What you need to know:

In a joint report, CREW and Common Cause find that former president Donald Trump and his allies targeted the judiciary in the days, weeks and months leading up to the January 6th attack, and their continued attacks on our courts and government institutions could lead to significant threats in the future. The “Stop the Steal” movement’s targeting of the judiciary included plans by a known white supremacist group to encourage their supporters to occupy court buildings and direct threats toward the Supreme Court.

The insurrection at the Capitol on January 6th, 2021, represented an inflection point in Donald Trump’s sustained assault on democratic processes and institutions. It was the culmination of months of lies and fearmongering attacking a number of democratic institutions—from state legislatures to courts and polling places—in an attempt to overturn the 2020 presidential election. Trump is now under criminal indictment in federal court and state court in Georgia for the actions he took in his effort to overturn the election and disrupt the peaceful transfer of power.

Targeting the Capitol on January 6th, rather than other buildings on other dates, was a strategic choice. The congressional certification of the electoral vote was just one of many crucial moments—and Congress just one of many institutions—where Trump attempted to exert pressure in the aftermath of the election. While Trump ultimately chose to focus on Congress’s certification of the electoral vote, various other federal, state, and local institutions were potential targets in the leadup to January 6th. It’s unclear exactly why these attacks did not fully materialize, but the lack of specific call to action could have played a part. This is in contrast to Trump’s specific call for his followers to come to Washington D.C. on January 6th for a “wild” event at the Capitol. Given the continued incendiary, anti-democratic rhetoric toward government institutions and officials coming from extremist groups and leaders, it is not inconceivable that Trump or a future anti-democratic leader could incite another mob to attack a different government institution. 

This report focuses on the threat posed to the courts by the “Stop the Steal” movement. Of course, litigation is a viable and legitimate strategy used by candidates, political parties, and advocacy organizations to ensure that our elections are carried out in accordance with the law. This includes litigation brought by Donald Trump and his campaign during and after the 2020 election. Further, it is not unusual or illegal for people, including public figures on both the progressive and conservative sides of the aisle, to criticize judicial decisions and the judges who make them. It is concerning, however, when that criticism includes veiled or explicit calls to violence. Both prior to and since January 6th, Trump and his supporters have used incendiary and targeted rhetoric to attack federal and state judges, including justices of the Supreme Court.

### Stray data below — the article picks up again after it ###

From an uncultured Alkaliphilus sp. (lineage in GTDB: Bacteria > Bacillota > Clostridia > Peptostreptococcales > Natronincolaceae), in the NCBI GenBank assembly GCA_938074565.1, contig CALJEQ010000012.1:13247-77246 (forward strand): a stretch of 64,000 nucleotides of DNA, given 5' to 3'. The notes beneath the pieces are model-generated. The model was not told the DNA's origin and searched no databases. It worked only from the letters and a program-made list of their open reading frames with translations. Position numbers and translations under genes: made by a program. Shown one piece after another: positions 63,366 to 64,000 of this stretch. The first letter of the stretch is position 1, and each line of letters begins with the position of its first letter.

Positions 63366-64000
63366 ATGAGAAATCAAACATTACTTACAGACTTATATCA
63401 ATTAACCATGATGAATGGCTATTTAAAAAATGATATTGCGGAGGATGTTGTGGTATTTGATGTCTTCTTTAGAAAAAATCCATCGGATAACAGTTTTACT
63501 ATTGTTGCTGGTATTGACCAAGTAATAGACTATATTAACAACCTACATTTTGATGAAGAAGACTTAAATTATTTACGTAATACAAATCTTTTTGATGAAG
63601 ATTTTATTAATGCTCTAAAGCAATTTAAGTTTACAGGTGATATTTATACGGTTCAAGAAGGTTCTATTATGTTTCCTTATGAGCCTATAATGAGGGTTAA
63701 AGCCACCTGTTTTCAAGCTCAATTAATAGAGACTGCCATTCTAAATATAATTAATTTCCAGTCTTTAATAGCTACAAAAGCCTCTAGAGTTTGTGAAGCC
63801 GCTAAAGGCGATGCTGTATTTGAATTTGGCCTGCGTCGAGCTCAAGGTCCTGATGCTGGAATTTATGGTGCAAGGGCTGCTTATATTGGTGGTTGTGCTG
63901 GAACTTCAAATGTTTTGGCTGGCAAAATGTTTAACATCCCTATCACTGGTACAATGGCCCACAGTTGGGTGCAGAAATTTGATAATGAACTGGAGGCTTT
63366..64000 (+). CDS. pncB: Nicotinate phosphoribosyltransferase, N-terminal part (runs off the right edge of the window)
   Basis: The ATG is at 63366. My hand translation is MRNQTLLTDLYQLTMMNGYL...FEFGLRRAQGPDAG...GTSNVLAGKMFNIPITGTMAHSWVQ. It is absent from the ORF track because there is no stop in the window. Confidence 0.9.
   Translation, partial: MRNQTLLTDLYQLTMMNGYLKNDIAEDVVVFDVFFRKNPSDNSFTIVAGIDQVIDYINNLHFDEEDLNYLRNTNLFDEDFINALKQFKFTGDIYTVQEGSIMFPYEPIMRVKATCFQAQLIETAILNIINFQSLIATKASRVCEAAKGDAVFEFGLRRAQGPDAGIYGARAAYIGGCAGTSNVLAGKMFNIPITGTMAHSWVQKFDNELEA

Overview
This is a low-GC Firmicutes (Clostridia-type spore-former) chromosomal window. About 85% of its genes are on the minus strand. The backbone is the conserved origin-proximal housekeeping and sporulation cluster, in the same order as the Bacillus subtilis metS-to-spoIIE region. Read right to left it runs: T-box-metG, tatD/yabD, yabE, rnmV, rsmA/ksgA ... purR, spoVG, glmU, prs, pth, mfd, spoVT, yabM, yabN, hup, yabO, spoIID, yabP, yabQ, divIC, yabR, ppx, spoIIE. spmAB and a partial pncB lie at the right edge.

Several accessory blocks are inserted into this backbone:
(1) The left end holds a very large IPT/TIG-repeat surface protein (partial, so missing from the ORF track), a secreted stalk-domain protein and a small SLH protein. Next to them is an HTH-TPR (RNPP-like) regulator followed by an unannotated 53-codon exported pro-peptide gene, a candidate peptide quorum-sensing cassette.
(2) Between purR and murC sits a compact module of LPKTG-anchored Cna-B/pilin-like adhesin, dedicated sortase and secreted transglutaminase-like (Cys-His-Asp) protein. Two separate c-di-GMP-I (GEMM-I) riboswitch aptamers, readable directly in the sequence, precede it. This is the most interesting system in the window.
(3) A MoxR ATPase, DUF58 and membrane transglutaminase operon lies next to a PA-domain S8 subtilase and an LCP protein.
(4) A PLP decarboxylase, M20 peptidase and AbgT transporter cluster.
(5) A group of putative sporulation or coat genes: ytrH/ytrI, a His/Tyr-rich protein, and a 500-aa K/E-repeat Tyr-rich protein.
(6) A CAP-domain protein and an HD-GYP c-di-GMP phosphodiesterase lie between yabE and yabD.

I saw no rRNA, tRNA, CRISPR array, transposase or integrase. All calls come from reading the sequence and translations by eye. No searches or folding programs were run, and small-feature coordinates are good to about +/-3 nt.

This report examines three aspects of the “Stop the Steal” movement’s focus on the courts in the weeks, months and years since the 2020 presidential election: first, the “1776 Returns” planning document considered by the Proud Boys, which called on extremists to forcibly seize and occupy the Supreme Court building and other federal buildings in Washington, D.C.; second, threats made against judges as a result of Trump’s and his allies’ inflammatory public comments about the judiciary; and third, the multiple “Stop the Steal” rallies held on the steps of the Supreme Court prior to January 6th, during which speakers used violent rhetoric about the Supreme Court to incite crowds.

Stop the Steal rally photo by Tyler Merbler under a Creative Commons license | Trump photo by Gage Skidmore under a Creative Commons license

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